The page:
Recently, New York City Mayor Michael Bloomberg grabbed headlines when he publicly advocated breastfeeding for babies rather than feeding by formula. His pro-breastfeeding position is in line with the city’s new “Latch On NYC” initiative set to launch in September, which will require staff at participating hospitals to encourage new mothers to breastfeed while make it more cumbersome to request formula.
Ultimately it’s a mother’s decision whether to breastfeed or use baby formula and a case can be made for either option. However, there is a preponderance of research showing clear benefits of breastfeeding not only for baby, but for mothers as well. Here’s a quick rundown:
Not only is breast milk more easily digested than baby formula, it provides a baby with ideal nutrition. The American Academy of Pediatrics (AAP) recommends exclusive breastfeeding for at least the first six months of a baby’s life and then continuing it while also introducing new foods. Babies who were breastfed exclusively without any formula have fewer infections, respiratory illnesses and a decreased risk of allergies.
The AAP also notes that breastfeeding may play a role in the prevention of SIDS (sudden infant death syndrome) and it’s been thought to lower the risk of diabetes, obesity, and certain cancers.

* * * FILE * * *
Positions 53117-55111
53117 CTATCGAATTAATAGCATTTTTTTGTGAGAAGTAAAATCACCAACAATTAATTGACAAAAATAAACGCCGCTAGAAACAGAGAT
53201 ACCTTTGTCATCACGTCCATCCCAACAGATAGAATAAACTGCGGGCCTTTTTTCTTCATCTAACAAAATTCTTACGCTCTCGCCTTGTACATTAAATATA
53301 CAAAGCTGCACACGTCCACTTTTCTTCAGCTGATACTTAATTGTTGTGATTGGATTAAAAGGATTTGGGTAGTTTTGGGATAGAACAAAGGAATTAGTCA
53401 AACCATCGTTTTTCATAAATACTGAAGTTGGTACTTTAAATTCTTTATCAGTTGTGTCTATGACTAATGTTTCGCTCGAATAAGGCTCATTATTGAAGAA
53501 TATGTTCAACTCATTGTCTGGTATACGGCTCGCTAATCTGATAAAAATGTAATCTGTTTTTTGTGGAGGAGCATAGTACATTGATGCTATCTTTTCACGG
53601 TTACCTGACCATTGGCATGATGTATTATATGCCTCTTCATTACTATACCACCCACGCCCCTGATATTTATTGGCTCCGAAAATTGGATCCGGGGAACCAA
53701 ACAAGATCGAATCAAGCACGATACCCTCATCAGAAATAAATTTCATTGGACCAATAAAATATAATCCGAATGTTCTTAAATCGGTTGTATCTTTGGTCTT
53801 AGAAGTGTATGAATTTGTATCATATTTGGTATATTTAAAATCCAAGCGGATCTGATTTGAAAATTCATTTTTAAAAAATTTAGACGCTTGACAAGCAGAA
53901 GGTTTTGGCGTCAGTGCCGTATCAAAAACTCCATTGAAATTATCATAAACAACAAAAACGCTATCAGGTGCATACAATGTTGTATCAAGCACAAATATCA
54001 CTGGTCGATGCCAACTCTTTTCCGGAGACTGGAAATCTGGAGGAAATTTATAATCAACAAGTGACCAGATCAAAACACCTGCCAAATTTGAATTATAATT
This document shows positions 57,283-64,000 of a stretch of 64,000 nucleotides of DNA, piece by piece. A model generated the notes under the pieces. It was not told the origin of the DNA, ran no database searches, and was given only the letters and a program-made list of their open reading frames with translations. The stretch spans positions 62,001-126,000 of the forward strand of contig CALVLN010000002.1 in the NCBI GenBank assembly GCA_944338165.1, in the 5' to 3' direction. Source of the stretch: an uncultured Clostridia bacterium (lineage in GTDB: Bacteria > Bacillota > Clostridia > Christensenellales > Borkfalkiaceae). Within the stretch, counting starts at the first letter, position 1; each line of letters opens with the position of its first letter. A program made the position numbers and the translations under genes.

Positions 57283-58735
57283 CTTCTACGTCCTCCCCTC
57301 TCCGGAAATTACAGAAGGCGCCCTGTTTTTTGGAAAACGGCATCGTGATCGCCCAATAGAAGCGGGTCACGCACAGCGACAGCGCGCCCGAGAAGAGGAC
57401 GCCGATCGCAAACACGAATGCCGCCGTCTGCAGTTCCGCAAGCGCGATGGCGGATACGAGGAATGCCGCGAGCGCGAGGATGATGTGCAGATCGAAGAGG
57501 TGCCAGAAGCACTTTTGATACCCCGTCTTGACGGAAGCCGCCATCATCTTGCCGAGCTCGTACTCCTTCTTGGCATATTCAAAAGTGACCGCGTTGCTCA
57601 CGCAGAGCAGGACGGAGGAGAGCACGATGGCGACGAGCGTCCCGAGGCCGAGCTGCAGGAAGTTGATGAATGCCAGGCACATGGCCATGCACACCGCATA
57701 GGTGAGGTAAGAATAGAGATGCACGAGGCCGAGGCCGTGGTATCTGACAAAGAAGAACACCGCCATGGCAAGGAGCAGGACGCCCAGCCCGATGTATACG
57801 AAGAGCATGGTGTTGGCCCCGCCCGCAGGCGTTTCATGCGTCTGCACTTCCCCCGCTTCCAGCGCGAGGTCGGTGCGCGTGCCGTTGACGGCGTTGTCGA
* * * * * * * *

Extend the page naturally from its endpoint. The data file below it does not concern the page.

Breastfeeding may also reduce a child's risk of becoming overweight or obese. An analysis of 17 studies published in the American Journal of Epidemiology showed that breastfeeding decreased a child's risk of becoming overweight as a teen or adult. The strongest link was seen in those who were exclusively breastfed, and even more so for babies who were breastfed longer.
Experts say breastfeeding may affect later weight gain in several ways. First, it seems breastfed babies develop healthier eating patterns because they develop a better sense of eating only until satisfied. Secondly, breast fed babies have been shown to have higher levels of leptin in their system; leptin is a hormone that plays an important role in regulating appetite. Babies that are fed formula typically gain weight more rapidly during the first weeks of life than breast fed babies and this has been strongly linked to obesity later on in life.
Breastfeeding offers significant health benefits for mothers as well. The National Institutes of Health (NIH) reviewed more than 9,000 study abstracts and found that women who either didn’t breastfeed or stopped breastfeeding early on had an increased risk of postpartum depression. Also, research shows that breastfeeding triggers the release of oxytocin, a hormone associated with relaxation, and when asked, many mothers reported that nursing relaxed them.
Breastfeeding also burns calories, so losing pregnancy weight can be achieved faster as well as the uterus returning to its pre pregnancy size. Another benefit: Breastfeeding has been linked to a decreased risk of developing breast and ovarian cancer and might play a role in lowering a woman’s risk of osteoporosis.
If you are unsure about which feeding option is best for you, speak with a lactation consultant or visit the web site of the International Lactation Consultant Association. Childbirth educators, midwives, nurses, WIC offices, obstetricians, and pediatricians usually know experienced lactation consultants. http://www.foxnews.com/health/2012/08/03/benefits-breastfeeding/